f(); // prints 4
f( null ); // prints blank line
f( $y ); // $y undefined, prints blank line
?>

The utility of the optional argument feature is thus somewhat diminished. Suppose you want to call the function f many times from function g, allowing the caller of g to specify if f should be called with a specific value or with its default value:

<?php
function f( $x = 4 ) {echo $x . "\\n"; }

// option 1: cut and paste the default value from f's interface into g's
function g( $x = 4 ) { f( $x ); f( $x ); }

// option 2: branch based on input to g
function g( $x = null ) { if ( !isset( $x ) ) { f(); f() } else { f( $x ); f( $x ); } }
?>

Both options suck.

The best approach, it seems to me, is to always use a sentinel like null as the default value of an optional argument. This way, callers like g and g's clients have many options, and furthermore, callers always know how to omit arguments so they can omit one in the middle of the parameter list.

<?php
function f( $x = null ) { if ( !isset( $x ) ) $x = 4; echo $x . "\\n"; }

function
g( $x = null ) { f( $x ); f( $x ); }

f(); // prints 4
f( null ); // prints 4
f( $y ); // $y undefined, prints 4
g(); // prints 4 twice
g( null ); // prints 4 twice
g( 5 ); // prints 5 twice

?>
up
12
Sergio Santana: ssantana at tlaloc dot imta dot mx
18 years ago
PASSING A "VARIABLE-LENGTH ARGUMENT LIST OF REFERENCES" TO A FUNCTION
As of PHP 5, Call-time pass-by-reference has been deprecated, this represents no problem in most cases, since instead of calling a function like this:
myfunction($arg1, &$arg2, &$arg3);

you can call it
myfunction($arg1, $arg2, $arg3);

provided you have defined your function as
function myfuncion($a1, &$a2, &$a3) { // so &$a2 and &$a3 are
// declared to be refs.
... <function-code>
}

However, what happens if you wanted to pass an undefined number of references, i.e., something like:
myfunction(&$arg1, &$arg2, ..., &$arg-n);?
This doesn't work in PHP 5 anymore.

In the following code I tried to amend this by using the
array() language-construct as the actual argument in the
call to the function.

<?php

function aa ($A) {
// This function increments each
// "pseudo-argument" by 2s
foreach ($A as &$x) {
$x += 2;
}
}

$x = 1; $y = 2; $z = 3;

aa(array(&$x, &$y, &$z));
echo
"--$x--$y--$z--\n";
// This will output:
// --3--4--5--
?>

I hope this is useful.

Sergio.
up
3
Luna
1 year ago
When using named arguments and adding default values only to some of the arguments, the arguments with default values must be specified at the end or otherwise PHP throws an error:

<?php

function test1($a, $c, $b = 2)
{
return
$a + $b + $c;
}

function
test2($a, $b = 2, $c)
{
return
$a + $b + $c;
}

echo
test1(a: 1, c: 3)."\n"; // Works
echo test2(a: 1, c: 3)."\n"; // ArgumentCountError: Argument #2 ($b) not passed

?>

I assume that this happens because internally PHP rewrites the calls to something like test1(1, 3) and test2(1, , 3). The first call is valid, but the second obviously isn't.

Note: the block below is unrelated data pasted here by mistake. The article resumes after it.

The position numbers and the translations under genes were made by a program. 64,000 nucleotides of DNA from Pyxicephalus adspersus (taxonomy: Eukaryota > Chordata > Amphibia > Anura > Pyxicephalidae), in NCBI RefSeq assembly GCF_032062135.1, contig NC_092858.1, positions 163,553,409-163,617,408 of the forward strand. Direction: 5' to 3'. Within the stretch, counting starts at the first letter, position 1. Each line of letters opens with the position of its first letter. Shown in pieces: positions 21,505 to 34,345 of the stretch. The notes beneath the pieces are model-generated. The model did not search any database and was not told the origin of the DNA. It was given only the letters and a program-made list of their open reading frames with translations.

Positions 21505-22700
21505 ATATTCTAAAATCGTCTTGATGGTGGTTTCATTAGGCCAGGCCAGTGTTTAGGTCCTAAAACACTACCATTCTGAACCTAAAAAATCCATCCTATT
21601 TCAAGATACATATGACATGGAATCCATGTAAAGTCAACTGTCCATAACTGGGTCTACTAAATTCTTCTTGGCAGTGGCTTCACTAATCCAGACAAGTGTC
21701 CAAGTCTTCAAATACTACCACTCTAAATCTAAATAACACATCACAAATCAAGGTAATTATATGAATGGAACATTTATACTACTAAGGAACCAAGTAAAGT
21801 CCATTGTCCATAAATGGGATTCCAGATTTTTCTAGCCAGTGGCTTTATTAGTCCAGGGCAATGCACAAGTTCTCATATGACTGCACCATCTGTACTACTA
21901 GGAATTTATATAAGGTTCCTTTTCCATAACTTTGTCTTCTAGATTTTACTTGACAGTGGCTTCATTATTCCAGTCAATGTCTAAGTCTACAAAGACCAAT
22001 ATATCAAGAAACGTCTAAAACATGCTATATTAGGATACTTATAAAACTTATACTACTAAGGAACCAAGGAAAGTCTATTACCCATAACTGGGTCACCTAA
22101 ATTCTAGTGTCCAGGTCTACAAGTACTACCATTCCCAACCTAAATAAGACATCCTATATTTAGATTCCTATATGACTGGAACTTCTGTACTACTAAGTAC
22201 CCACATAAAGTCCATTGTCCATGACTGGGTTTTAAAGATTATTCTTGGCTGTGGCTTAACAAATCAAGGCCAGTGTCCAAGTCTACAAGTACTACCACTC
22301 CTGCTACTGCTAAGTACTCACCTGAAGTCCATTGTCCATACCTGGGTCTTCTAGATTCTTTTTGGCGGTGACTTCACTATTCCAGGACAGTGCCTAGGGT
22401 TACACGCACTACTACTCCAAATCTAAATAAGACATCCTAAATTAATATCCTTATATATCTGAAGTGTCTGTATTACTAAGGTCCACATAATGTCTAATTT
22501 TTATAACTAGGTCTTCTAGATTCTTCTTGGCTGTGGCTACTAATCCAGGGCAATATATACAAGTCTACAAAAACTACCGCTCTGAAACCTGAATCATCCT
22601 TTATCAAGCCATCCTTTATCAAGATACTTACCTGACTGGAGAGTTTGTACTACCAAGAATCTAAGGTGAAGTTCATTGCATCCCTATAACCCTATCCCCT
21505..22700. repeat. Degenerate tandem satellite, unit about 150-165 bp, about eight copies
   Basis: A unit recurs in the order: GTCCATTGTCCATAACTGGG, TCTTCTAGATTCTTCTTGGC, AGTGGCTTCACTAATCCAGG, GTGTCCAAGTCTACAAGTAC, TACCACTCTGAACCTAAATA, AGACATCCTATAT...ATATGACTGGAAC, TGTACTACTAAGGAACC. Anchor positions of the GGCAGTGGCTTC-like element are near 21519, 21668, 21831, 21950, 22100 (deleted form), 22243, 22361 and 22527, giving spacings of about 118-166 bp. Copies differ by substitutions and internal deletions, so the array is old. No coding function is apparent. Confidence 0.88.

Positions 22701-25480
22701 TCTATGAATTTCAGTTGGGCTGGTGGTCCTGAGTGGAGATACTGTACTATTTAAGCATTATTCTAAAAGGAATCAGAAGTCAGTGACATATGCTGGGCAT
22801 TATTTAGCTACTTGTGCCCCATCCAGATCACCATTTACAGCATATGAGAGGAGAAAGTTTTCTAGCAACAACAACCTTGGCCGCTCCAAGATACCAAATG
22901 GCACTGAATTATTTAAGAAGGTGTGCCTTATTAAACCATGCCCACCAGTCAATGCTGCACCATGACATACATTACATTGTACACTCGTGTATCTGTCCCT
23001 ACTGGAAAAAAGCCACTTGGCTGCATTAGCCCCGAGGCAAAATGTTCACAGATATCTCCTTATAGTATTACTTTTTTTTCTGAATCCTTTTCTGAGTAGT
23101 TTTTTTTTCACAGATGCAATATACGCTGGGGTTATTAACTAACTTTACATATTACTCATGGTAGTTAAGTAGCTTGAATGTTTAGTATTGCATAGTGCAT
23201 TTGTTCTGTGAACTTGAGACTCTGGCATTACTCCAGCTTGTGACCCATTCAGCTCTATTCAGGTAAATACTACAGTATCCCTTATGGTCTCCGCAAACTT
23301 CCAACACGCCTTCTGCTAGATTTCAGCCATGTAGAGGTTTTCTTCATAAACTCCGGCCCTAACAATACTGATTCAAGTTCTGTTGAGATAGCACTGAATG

up
4
catman at esteticas dot se
8 years ago
I wondered if variable length argument lists and references works together, and what the syntax might be. It is not mentioned explicitly yet in the php manual as far as I can find. But other sources mention the following syntax "&...$variable" that works in php 5.6.16.

<?php
function foo(&...$args)
{
$i = 0;
foreach (
$args as &$arg) {
$arg = ++$i;
}
}
foo($a, $b, $c);
echo
'a = ', $a, ', b = ', $b, ', c = ', $c;
?>
Gives
a = 1, b = 2, c = 3
up
4
Hayley Watson
6 years ago
If you use ... in a function's parameter list, you can use it only once for obvious reasons. Less obvious is that it has to be on the LAST parameter; as the manual puts it: "You may specify normal positional arguments BEFORE the ... token. (emphasis mine).

<?php
function variadic($first, ...$most, $last)
{
/*etc.*/}

variadic(1, 2, 3, 4, 5);
?>
results in a fatal error, even though it looks like the Thing To Do™ would be to set $first to 1, $most to [2, 3, 4], and $last to 5.
up
0
Hayley Watson
13 days ago
The ... argument syntax will capture named arguments that don't correspond to actual function parameters. These unknown named arguments will be ignored by functions like func_get_args(), but they are available in the variadic parameter under the name they were given:

<?php

function demo($first, $second, ...$rest)
{
echo
"First:";
var_dump($first);
echo
"\n";

echo
"Second:";
var_dump($second);
echo
"\n";

echo
"Rest:";
var_dump($rest);
echo
"\n";
}

demo(1, third:3, second:2, fourth:4);
?>
up
0
info at keraweb dot nl
6 years ago
You can use a class constant as a default parameter.

<?php

class A {
const
FOO = 'default';
function
bar( $val = self::FOO ) {
echo
$val;
}
}

$a = new A();
$a->bar(); // Will echo "default"
up
0
John
17 years ago
This might be documented somewhere OR obvious to most, but when passing an argument by reference (as of PHP 5.04) you can assign a value to an argument variable in the function call. For example:

function my_function($arg1, &$arg2) {
if ($arg1 == true) {
$arg2 = true;
}
}
my_function(true, $arg2 = false);
echo $arg2;

outputs 1 (true)

my_function(false, $arg2 = false);
echo $arg2;

outputs 0 (false)
To Top